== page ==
Paul Hammant's Blog: Bytedeco: A Portal Dedicated To Calling C++ Libraries From Java
Samuel Audet is perfecting a “call C++ library code from Java” facility. It’s some technologies (JavaCPP) and the creation of bindings to some well-known C++ libraries that pre-existed this exercise, using JavaCPP. These, for the most part, are heavy-lifting libraries that Samuel needs for his job. Bytedeco is the portal that pulls all this work of his together.
He’s made it easy for people to understand what he’s done, and how to use it. From there, Samuel hopes that others will contribute bindings to other well-known C++ libraries/frameworks.
- JavaCPP (on Github). This is the base technology that provides a number of tools to call into C++ code with the minimum of Java to be written. You can hand-craft bindings or generate them (possible bugs ahead) from the C++ header source files.
- JavaCPP-Presets (on Github). This is a growing index of low-level Java bindings to well-known C++ pieces.
- JavaCV (on Github). This is a layer of Java work to make for more elegant usage of some of the preset bindings around “Computer Vision”.
JavaCPP itself is a GPL (with the linking exception), which is pretty much like LGPL, and quite permissive.
Peering into the history of Java, package and library dependency systems, allows us to understand why Java is late in 2014 to this party. Some of this is just my opinion, or what I felt as I witnessed events.
Maven created a huge wealth of Java pieces for developers to consume. These are mostly pure Java, but a few like JRuby contain platform specific code that activates appropriately. Whether Maven is your build technology or not, the public repository that it created in 2002, is a defacto standard. Historically, the Java community has not significantly delved into C++ for heavy lifting.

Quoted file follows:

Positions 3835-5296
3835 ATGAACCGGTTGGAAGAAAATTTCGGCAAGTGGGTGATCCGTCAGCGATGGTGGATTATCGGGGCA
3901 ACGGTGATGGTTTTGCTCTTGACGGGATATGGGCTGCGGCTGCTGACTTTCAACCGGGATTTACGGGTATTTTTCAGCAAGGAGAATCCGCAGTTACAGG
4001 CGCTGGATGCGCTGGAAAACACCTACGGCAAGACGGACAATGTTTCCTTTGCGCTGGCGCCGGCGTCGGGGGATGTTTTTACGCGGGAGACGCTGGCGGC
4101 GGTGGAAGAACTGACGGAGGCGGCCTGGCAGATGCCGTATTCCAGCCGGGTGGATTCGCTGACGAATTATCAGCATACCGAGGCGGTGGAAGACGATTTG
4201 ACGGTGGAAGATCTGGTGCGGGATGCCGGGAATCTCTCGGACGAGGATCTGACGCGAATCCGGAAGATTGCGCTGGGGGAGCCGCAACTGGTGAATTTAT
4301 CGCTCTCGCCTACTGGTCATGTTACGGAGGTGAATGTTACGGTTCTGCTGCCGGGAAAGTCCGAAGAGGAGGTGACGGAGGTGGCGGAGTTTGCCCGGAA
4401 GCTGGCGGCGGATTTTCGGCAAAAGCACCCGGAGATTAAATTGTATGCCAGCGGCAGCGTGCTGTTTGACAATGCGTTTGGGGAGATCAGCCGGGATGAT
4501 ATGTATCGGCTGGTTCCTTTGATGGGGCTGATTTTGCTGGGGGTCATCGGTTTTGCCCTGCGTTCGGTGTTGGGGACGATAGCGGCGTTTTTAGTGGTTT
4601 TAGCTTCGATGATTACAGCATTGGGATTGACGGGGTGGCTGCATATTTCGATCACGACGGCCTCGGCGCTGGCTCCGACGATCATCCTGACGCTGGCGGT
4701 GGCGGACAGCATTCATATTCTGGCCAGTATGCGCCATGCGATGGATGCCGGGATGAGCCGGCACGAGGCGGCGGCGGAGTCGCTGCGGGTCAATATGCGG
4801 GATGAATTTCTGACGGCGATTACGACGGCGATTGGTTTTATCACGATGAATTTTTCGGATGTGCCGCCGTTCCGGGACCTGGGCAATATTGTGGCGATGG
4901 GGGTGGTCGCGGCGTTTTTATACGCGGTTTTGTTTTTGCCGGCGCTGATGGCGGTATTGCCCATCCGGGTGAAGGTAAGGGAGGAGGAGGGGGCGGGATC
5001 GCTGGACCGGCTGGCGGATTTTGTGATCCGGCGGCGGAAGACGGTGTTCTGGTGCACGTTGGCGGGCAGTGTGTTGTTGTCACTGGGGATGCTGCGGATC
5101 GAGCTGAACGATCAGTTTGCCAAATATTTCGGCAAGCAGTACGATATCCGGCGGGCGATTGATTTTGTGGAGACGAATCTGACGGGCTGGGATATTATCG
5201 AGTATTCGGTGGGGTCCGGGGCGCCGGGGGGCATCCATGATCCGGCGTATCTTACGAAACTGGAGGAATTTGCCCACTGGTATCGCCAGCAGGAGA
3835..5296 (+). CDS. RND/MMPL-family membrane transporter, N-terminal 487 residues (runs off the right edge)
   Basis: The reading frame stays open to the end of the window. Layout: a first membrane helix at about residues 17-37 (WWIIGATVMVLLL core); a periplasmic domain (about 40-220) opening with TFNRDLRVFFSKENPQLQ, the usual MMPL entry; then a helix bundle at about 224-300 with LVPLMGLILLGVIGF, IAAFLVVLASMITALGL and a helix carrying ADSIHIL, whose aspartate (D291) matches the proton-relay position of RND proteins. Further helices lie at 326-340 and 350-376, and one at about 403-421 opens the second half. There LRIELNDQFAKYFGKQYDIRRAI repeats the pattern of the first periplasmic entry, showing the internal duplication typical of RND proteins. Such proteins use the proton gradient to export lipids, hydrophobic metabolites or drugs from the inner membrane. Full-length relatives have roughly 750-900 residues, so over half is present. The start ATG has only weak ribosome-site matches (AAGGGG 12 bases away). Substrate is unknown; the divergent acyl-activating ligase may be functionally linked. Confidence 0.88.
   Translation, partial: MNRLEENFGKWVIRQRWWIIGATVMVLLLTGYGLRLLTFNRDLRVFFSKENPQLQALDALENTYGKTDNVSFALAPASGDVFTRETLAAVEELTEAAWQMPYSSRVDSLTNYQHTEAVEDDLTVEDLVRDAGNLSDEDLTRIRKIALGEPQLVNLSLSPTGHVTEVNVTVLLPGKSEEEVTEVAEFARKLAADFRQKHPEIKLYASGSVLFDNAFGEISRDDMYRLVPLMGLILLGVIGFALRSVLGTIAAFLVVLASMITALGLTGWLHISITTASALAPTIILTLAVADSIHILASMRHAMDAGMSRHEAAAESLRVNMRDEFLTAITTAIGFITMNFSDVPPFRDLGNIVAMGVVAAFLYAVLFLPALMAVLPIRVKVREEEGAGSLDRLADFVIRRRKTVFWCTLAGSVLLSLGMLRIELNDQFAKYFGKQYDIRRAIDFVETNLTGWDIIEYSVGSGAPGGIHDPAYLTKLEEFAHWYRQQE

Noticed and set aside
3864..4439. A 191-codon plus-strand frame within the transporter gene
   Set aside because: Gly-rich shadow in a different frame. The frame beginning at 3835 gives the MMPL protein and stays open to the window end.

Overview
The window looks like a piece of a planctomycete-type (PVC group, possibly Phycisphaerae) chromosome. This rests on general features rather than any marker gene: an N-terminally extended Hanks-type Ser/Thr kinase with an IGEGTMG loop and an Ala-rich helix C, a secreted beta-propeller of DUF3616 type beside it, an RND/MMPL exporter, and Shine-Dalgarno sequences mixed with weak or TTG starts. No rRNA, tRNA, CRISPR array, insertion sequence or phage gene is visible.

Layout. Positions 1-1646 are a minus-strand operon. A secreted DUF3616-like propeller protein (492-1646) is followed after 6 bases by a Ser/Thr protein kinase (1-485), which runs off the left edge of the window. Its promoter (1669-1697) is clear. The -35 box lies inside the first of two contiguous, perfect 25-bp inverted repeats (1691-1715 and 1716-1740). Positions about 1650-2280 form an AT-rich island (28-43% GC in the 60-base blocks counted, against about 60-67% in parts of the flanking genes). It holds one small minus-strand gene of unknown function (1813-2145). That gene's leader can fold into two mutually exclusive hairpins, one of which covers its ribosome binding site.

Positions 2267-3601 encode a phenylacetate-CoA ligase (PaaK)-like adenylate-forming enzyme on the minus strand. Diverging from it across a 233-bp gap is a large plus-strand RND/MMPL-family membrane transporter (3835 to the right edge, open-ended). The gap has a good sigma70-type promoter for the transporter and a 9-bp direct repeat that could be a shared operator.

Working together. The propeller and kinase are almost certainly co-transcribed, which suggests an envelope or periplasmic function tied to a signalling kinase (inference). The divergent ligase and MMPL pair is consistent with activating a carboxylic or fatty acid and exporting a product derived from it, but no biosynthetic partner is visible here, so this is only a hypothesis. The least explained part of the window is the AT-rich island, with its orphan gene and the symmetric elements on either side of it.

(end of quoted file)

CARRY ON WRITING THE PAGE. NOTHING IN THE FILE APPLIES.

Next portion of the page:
Bytedeco’s components interoperate well within the Maven ecosystem.
At an operating system level, the Mac’s Homebrew system, is a beautiful package manager, that taking over from it’s predecessors (Fink and MacPorts). It marshals its brews in Git and on Github in particular. Git’s pull-request workflow makes it easy for others to contribute brews for new pieces, or donate fixes for those already made. Being a package manager at the OS level, it’s agnostic to the languages used, and is just about making things available to end-users on the Mac (albeit a lot of those would be command-line focussed).
Ruby has Gems, Python has PyPI, PHP has Pear, Perl has CPAN. All of these are indexes/repositories of simple language bindings to C++ that do heavy lifting, for these dynamic and traditionally interpreted languages. If an item exists as usable C++, it is not the culture of these communities to rewrite things systematically in their script language. Calling out to C++ was regular, for other languages. Perhaps too, was choosing to write in C++ for speed, and simultaneously make bindings for the preferred choice of Ruby/Python/Perl/PHP etc.
That’s a contrast to the view from 1997 onwards that missing Java-ecosystem pieces would be written from scratch in Java. A lot of developers retooled to be Java developers (1995-2001), or arrived in professional development with Java as their main language. Sun (Oracle now), wrote lower level things in the JVM in C++, and some library pieces in the java.* packages that bound to C++, but few enterprise developers ever did.
In 2004, when Rails put Ruby on the global map, there was the beginning of a second wave of people into the Ruby community - those whose principal language up to that moment was Java. These developers were much less capable with C++. Unrelated but correlated, they missed a few components from Java-land in their stack. Some of the early work by Java-escapees into that world was ports of Java pieces into 100% Ruby. Very soon after the same developers would make Gems would be more idiomatic to Ruby, but still not lean on C++ for heavy lifting by default. Back then, with Ruby’s performance much less than what it is now, you could claim that the very deep stacks were not helping Ruby processes handle more load.
Colleague Shantanu Tushar tells me the Python developer landscape, over the same time span, was in a similar situation as well.
Bytedeco could easily become a larger portal for bindings to pre-existing C++ pieces. Most likely those pieces are already depended on by other dynamic languages, and Java application is late taking advantage.
Oracle also have a Foreign Function Interface (JEP 191) that is trying to improve on the base JVM technologies for interop with non-JVM code. That page details the complexities of developing such things. JavaCPP generates the appropriate Java bindings, and would probably be able to take advantage of the JEP 191 if it comes into being.